The hard truth about CPP’s failures

Canadians receive meagre rates of return on CPP contributions and the program has other key shortcomings

The hard truth about CPP’s failuresBy Charles Lammam and Hugh MacIntyre The Fraser Institute Misperceptions plague the public’s view of the Canada Pension Plan (CPP), despite efforts to provide some clarity. Mark Machin, chief executive officer of the Canada Pension Plan Investment Board (CPPIB) – the organization tasked with investing CPP contributions – recently hit the road in a cross-country…

Any pension fund fiasco is one too many

The plight of Sears pensioners has once again ignited calls for change but the federal government seems content to sit on its hands

Any pension fund fiasco is one too manyThe demise of Sears Canada has seen 16,000 employees lose their jobs. It’s unfortunate, but inevitable, as online giants Amazon and Alibaba transform the retail universe. But what shouldn’t be inevitable is the loss of pension benefits for those employees and another 18,000 Sears retirees. If the 2009 bankruptcy of tech giant Nortel is a…

Unplugged from the reality of our energy needs

The green movement’s fossil-fuel divestment crusade hurts the poor and middle class

Unplugged from the reality of our energy needsIf you ever wonder how academics and activists combine to end up utopian, anti-poor and anti-middle class all at once, look no further than calls for savings and pension divestment from Canadian oil and gas companies. One academic from Toronto’s Ryerson University wrote of how “we are facing an impending disaster” from fossil fuels. The professor had…

CPP reforms need a complete rethink

The 2016 CPP reforms were solutions in search of a problem – and don’t even solve the imagined problem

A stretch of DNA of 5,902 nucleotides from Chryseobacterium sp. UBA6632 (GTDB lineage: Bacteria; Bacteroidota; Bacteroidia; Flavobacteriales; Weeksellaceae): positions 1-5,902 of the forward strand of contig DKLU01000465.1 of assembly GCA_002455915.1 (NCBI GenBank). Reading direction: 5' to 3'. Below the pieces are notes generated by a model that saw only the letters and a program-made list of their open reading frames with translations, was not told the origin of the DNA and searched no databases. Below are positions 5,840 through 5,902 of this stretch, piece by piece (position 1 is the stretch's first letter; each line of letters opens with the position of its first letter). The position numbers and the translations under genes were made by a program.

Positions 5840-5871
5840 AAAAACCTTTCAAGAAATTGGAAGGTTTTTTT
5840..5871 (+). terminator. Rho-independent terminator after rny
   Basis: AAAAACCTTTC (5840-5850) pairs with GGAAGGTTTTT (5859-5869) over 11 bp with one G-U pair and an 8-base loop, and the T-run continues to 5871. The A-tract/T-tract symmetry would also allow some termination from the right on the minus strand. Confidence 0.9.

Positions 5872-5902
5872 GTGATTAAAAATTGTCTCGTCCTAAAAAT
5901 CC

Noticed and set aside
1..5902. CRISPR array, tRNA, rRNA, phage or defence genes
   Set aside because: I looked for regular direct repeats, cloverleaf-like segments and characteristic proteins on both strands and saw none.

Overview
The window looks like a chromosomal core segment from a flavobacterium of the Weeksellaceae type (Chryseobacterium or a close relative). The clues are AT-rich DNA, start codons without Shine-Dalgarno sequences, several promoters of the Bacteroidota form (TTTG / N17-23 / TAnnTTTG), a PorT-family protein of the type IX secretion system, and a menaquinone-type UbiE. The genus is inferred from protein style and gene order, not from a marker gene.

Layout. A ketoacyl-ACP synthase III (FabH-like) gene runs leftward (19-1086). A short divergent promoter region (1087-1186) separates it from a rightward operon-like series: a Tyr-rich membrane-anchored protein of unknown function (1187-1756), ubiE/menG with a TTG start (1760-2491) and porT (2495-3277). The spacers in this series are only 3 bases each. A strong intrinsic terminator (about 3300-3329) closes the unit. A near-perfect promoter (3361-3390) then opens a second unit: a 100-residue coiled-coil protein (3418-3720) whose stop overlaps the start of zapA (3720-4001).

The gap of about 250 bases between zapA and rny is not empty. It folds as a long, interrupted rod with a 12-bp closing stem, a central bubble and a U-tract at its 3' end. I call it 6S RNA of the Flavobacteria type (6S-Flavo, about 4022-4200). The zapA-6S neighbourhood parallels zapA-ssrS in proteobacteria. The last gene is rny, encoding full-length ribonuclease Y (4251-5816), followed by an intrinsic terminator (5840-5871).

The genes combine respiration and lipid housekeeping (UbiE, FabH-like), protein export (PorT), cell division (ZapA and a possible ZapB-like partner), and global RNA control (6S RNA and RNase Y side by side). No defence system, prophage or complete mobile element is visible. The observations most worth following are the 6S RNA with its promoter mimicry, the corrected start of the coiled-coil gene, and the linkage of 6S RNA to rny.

CPP reforms need a complete rethinkBy Jason Clemens and Charles Lammam The Fraser Institute The Canada Pension Plan (CPP) needs a comprehensive review, followed by real reform. The provincial and federal finance ministers said recently they will re-examine certain aspects of the CPP reforms agreed to in late 2016. But they will avoid a larger re-evaluation of the efficacy of an expanded CPP. Clearly,…

Should you defer collecting CPP and OAS?

Can you afford to hold off and increase your payments later? Will you need more CPP and OAS later in life? And how long do you expect to live?

Should you defer collecting CPP and OAS?Most people know they can start collecting their Canada Pension Plan (CPP) at age 60, even though they’ll get smaller monthly payments than if they waited until 65. Many people just want the money now and don’t care about any added benefits to delaying CPP and Old Age Security (OAS). The standard CPP and OAS…

Who benefits from an expanded CPP?

The government? Likely. High earners? Definitely. Middle-income earners? Unlikely. Low-income workers may even see a reduction in overall benefits

Who benefits from an expanded CPP?As recently as June 2016, the federal and provincial finance ministers agreed to expand the Canada Pension Plan (CPP). It's so recent, in government terms, that many of the details of benefit entitlements, costs and investment criteria still aren’t known. But it’s been long enough for deep thinkers on matters of social security to delve…